Liz Rorison's funeral was earlier this week. I am very sad to learn of her death. I got to know Liz when she was a studio manager with the BBC working at party conference outside broadcasts. I was then a rookie political correspondent. She was always friendly and supportive, had plenty of time and encouragement for the World Service - including all those who went from the language services - and was a model of generosity, good cheer and professionalism.
She was also, I discovered, the mainstay of the Liberal Democrats Glee Club - organising, cajoling, and playing the piano into the early hours and beyond at what was, without question, the best political sing-song around. She had come across the party through song - the story is recounted here in a fond obituary - and the energy and enthusiasm of her and her colleagues - above all, the rendition of the old Liberal anthem the Land Song - aroused my interest in the tradition of British political song.
I last saw Liz a year or two ago. We ate at a Turkish restaurant near her home in Highbury. She was in poor health, but undaunted - and determined to give me every help she could in tracing the history of the Land Song, and its resurrection from the 1970s after decades in the doldrums. She followed up with letters and phone calls, and suggestions for old-timers to talk to.
Without her, I might never have come across the Land Song, or found out so much about its history. But above all, its her warmth, kindness and enthusiasm that I will remember.
I've always preferred the cheaper end of the Monopoly board - Whitechapel High Street and The Angel have much more appeal that Park Lane and Bond Street. To judge from the piece in today's Guardian celebrating the board game's 75th anniversary, the historian Jerry White agrees.
He makes a connection that had escaped me, the 'Water Works' as the New River Head in no-longer-so-cheap Clerkenwell. Well, of course.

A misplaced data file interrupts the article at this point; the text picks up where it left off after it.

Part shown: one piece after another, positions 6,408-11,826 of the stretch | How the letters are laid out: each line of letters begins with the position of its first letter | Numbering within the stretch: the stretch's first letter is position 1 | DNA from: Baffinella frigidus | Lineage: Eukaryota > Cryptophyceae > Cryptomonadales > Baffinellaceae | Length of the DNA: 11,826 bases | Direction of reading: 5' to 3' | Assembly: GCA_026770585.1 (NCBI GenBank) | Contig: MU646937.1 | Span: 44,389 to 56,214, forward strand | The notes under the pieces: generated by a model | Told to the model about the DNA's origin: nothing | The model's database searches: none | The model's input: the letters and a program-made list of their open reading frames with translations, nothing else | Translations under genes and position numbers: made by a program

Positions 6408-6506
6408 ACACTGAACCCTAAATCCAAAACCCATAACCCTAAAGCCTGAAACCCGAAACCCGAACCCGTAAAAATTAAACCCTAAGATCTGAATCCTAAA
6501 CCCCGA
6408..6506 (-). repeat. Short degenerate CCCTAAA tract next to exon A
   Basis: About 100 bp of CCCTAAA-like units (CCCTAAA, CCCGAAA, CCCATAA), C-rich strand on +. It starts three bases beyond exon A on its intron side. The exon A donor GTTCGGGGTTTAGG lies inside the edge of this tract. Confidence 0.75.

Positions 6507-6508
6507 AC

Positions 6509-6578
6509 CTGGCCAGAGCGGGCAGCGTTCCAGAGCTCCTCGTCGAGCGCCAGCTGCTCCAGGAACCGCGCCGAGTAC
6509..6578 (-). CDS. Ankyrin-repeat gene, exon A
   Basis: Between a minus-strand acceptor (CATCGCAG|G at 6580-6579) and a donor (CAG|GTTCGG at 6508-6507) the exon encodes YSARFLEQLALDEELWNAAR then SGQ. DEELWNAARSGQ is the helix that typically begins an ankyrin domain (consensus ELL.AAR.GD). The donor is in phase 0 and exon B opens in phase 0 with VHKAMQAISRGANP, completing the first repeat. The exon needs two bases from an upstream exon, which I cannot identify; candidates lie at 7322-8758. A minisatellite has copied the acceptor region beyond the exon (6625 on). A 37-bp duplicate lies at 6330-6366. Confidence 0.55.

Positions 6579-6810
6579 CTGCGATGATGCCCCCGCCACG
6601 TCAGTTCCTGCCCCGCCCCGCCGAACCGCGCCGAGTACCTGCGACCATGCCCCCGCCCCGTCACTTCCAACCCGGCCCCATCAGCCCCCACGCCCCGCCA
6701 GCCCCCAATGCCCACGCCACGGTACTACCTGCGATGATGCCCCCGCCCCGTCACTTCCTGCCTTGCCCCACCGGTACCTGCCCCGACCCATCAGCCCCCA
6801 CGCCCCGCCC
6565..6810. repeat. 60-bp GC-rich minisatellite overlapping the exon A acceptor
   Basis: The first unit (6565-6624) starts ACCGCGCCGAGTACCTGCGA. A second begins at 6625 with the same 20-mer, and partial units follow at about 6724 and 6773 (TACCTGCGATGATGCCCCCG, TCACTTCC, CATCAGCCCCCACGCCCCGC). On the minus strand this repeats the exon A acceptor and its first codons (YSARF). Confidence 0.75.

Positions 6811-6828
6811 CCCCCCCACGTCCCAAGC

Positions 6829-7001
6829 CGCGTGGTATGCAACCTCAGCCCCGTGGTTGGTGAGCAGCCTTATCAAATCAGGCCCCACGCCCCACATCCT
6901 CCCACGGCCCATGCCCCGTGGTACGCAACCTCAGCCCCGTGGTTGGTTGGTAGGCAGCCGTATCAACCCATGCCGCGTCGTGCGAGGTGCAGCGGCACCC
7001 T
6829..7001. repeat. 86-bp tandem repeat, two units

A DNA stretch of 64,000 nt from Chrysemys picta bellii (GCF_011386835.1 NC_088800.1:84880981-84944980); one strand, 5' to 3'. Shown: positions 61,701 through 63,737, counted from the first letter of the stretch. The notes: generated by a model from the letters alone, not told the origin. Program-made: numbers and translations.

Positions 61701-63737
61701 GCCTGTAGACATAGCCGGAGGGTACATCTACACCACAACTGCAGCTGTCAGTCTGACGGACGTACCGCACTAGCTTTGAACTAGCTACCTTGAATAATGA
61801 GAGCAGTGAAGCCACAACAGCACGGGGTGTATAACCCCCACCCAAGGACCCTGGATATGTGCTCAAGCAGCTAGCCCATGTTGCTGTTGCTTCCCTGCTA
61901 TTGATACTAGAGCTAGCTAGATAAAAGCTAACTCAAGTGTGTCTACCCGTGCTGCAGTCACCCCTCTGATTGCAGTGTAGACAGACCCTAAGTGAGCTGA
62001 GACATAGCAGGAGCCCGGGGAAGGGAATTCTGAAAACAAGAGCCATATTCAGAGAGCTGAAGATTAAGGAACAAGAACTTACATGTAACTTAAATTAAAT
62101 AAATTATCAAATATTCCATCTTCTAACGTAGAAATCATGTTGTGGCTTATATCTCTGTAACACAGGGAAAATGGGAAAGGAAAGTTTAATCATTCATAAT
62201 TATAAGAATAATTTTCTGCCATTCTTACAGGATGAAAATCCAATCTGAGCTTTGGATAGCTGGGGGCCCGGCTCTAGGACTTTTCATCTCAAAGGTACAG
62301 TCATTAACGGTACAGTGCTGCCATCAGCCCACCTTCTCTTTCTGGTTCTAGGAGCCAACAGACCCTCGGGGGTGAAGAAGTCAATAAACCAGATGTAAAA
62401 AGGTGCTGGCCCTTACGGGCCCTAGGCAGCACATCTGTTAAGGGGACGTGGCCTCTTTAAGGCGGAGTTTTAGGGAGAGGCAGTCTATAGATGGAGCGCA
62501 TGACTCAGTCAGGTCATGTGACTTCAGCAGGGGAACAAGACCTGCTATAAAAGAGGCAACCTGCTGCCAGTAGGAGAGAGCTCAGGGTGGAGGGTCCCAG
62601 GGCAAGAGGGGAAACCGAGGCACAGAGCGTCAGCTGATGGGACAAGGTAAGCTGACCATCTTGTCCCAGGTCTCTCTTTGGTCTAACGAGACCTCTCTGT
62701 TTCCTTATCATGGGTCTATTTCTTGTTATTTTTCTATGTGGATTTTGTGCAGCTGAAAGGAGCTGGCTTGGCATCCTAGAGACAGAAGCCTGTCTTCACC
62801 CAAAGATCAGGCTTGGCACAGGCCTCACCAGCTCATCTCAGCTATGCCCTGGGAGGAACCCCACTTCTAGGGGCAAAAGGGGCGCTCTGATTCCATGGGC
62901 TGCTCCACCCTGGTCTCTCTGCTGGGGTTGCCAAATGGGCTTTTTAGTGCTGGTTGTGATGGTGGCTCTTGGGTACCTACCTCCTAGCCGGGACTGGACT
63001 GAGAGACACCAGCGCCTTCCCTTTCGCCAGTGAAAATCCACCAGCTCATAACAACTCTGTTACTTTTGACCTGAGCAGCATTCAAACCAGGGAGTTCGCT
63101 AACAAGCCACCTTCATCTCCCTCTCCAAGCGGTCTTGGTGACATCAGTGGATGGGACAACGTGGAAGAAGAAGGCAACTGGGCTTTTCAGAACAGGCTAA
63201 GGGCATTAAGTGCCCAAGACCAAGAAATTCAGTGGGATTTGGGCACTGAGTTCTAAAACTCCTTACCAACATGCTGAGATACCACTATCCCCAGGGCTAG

And I also discover that the model for Monopoly was 'The Landlord's Game', devised in 1904 by an Illinois-born woman follower of the land taxer Henry George. Those of you who delve into the depths of this site may know that it was Henry George's followers who coined that marvellous political anthem The Land Song.
If I add that The Angel (£100 for the Monopoly player) is the setting for Alexander Baron's novel 'Rosie Hogarth', I've somehow managed to get several of my pet enthusiasms in a single blog.
Happy New Year!
The first time I've been to Liverpool since Derek 'Degsy' Hatton was deputy leader of the council. The occasion - the Liberal Democrats' conference. (It was work, not party loyalty, that took me there.)
What a stunning city Liverpool is these days. The Albert Dock done up as museum and restaurants but still with that sense of the sea - more, and better, Victorian municipal architecture than any other of the great northern cities. A comfortable, lived in place.
The conference. Well, I'm not going to get in to the politics. But I found Peter Brookes's cartoon for today's 'Times' - 'with apologies' to both - the best for a very long time. Especially for those of us who can remember 'With the Beatles' when it came out almost half-a-century ago.
I tried hard at the conference, as befits any squirreler away of lapel badges, to find badges referring to the coalition. Nothing. At the Lib Dem stall, which sells just about anything you could imagine of use, or not, to a party activist or candidate, there was not a single item that gave any sense that this party was back in government for the first time since well before the Beatles.
One stall had bars of 'Clegg and Cable' chocolate for sale. No sign of the 'Clegg - Cameron' milky bar kids.
If you are curious about my modest haul of lapel badges from the Lib Dems, here they are. (A couple, as you will see, are from the British Humanist Association stall).
On to the late night Glee Club, still surely the best political sing song around. At the biggest hall in the Liverpool Hilton - what a smart venue for such radical ferment - the massed voices coalesced around opposition (or at least a semblance of unease) to the coalition.
The latest version of the Liberator Song Book has a new title: 'Twelve Days of Coalition'. Here are the words. Sung last night with huge delight. The lyrics are, I should mention, almost identical to those of the old Lib Dem Glee Club favourite, 'Twelve Days of Merger' - though in that version the soggy SDP is portrayed as the ungenerous ally.
I'm happy to report that the 500 or so present sang 'The Land Song' with the usual fervour - everyone on their feet, is if it were the Lib Dem national anthem (which, after a fashion it is), and waving song books as imaginary ballot papers. It's prompted me to get on with my attempt to chronicle the history of this curiously affecting song.
And it's nice to know that tradition has its place even in the daringly new political landscape.
Andrew Whitehead's blog
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